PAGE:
Feature

New charter schools open with no track record of success

This year, the Legislature allowed for the expansion of cyber and charter schools, despite concern from education experts that too many charter school management companies had questionable success records and were only out to make a profit. While the new law requires charters to meet academic goals, there’s no guarantee that the new schools will be operated by companies with proven academic records.

This fall, 31 new charter schools opened, with number 32 opening in January. This is the largest number of charter school openings since the late 1990s. A report by the Education Trust-Midwest showed that only 14 already had schools operating in Michigan and had a measurable track record.

Charter companies whose schools are in the top third of the state’s top-to-bottom ranking are considered “quality” by the Trust. Only eight out of the 14 operators in Michigan earned that rating.

If more than half of an operator’s schools were below the 33rd percentile in the top-to-bottom ranking, they were considered “struggling” and the companies were to improve the performance of the schools currently operating before opening any new ones. Among all the operators opening charter schools, only 22 of the 47 met the Trust’s criteria for quality.

Proposal 2 attack ads full of lies, misleading statements

Citizens Protecting Michigan's Constitution, the group who tried so hard to keep Proposal 2 off the ballot, has not given up. They have released another attack ad on the constitutional amendment to protect collective bargaining and working families that is full of lies and misleading statements. The ad is being bankrolled by corporate special interests who have poured more than $1 million on Proposal 2 attacks.

This time, they claim that if the proposal passes, teachers will strike as they did in Chicago, bus drivers will no longer have to pass safety standards, and pension and health care costs will rise. These unfounded claims are meant to scare and mislead voters.

Proposal 2 clearly states, "No existing or future law of the State. . .shall abridge, impair or limit the foregoing rights; provided that the State may prohibit or restrict strikes by employees of the State and its political subdivisions."

Cook: 'The purpose of Prop 2 is to restore--not extend union power.'

Critics of Proposal 2 to protect collective bargaining and middle class families may have lost their court challenges to keep the issue off the November ballot, but they haven't given up the fight. They're flooding the media with interviews and ads designed to scare people into voting NO on Proposal 2 with questionable and inflammatory information.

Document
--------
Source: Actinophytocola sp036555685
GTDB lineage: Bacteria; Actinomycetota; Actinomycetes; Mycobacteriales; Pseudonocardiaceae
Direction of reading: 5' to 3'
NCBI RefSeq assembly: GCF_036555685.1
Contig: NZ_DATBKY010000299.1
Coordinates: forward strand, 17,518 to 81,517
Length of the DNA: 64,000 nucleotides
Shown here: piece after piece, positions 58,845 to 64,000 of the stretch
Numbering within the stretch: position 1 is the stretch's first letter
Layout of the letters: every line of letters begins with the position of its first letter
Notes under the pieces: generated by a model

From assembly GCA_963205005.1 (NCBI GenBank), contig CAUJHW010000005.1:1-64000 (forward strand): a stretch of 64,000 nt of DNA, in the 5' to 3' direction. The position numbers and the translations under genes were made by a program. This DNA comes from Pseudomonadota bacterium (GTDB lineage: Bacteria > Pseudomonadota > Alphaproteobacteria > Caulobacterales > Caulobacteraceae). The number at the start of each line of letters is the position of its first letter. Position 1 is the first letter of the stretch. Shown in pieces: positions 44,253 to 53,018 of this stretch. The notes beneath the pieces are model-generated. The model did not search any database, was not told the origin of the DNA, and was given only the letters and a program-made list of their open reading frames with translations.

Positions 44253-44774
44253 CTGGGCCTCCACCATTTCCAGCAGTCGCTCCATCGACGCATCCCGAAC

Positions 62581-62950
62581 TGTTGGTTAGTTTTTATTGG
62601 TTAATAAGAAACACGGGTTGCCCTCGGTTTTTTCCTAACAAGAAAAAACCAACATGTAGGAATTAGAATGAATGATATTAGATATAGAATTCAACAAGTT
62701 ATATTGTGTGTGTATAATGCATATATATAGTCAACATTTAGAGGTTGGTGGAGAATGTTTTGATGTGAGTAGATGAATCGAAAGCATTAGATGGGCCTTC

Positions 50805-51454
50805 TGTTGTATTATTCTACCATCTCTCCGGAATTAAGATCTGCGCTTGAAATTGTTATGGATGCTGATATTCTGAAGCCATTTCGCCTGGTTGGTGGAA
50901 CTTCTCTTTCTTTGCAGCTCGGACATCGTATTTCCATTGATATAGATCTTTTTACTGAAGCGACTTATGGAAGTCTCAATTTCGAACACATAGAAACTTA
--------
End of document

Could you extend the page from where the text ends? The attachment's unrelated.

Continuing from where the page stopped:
In their latest attempt to discredit Proposal 2, critics claim that passage of the amendment would mean school employees could strike and not face any fines if they did.

MEA President Cook dismisses the idea, "Proposal 2 has within it for the first time a constitutional prohibition on school employee strikes. The right of the Legislature to determine penalties for school employee strikes is untouched by Proposal 2."

Opponents have also falsely said that Proposal 2 would undo laws such as those requiring school bus drivers to receive safety training, protecting students from sexual predators, and requiring school districts to fire employees with criminal backgrounds.

Collective bargaining has a spot on the November ballot

This afternoon, the Supreme Court ruled in favor of collective bargaining rights and working families with their decision to allow the Protect Working Families proposal on the November ballot. Ballot language will now be written.

The Court rejected the challenges from special interest groups that the proposal failed to list the sections of the Constitution that would be affected. All along, the Protect Our Jobs campaign maintained that there was no legal basis for keeping the proposal off the ballot.

The Supreme Court also approved the ballot proposals requiring a two-thirds legislative majority or statewide vote to raise taxes and voter approval for a new international border crossing.

Fate of collective bargaining amendment rests with Supreme Court

In what is ultimately turning out to be a battle for voter rights, the Michigan Supreme Court will hear oral arguments on Thursday, Aug. 30 on the constitutional amendment to protect collective bargaining. Judges will also be hearing oral arguments on the casino expansion, the new international bridge and a two-thirds majority to raise taxes.

Earlier this week, the Court of Appeals ruled 2-1 to place the collective bargaining amendment on the Nov. 6 ballot.

Opponents of all four ballot proposals filed appeals with the Court on the basis that none of the proposals lists the specific areas of the Constitution that will be impacted.

The Board of Elections has set Sept. 7 as the deadline for a decision so ballots can be finalized.

Collective bargaining ordered onto ballot by Court of Appeals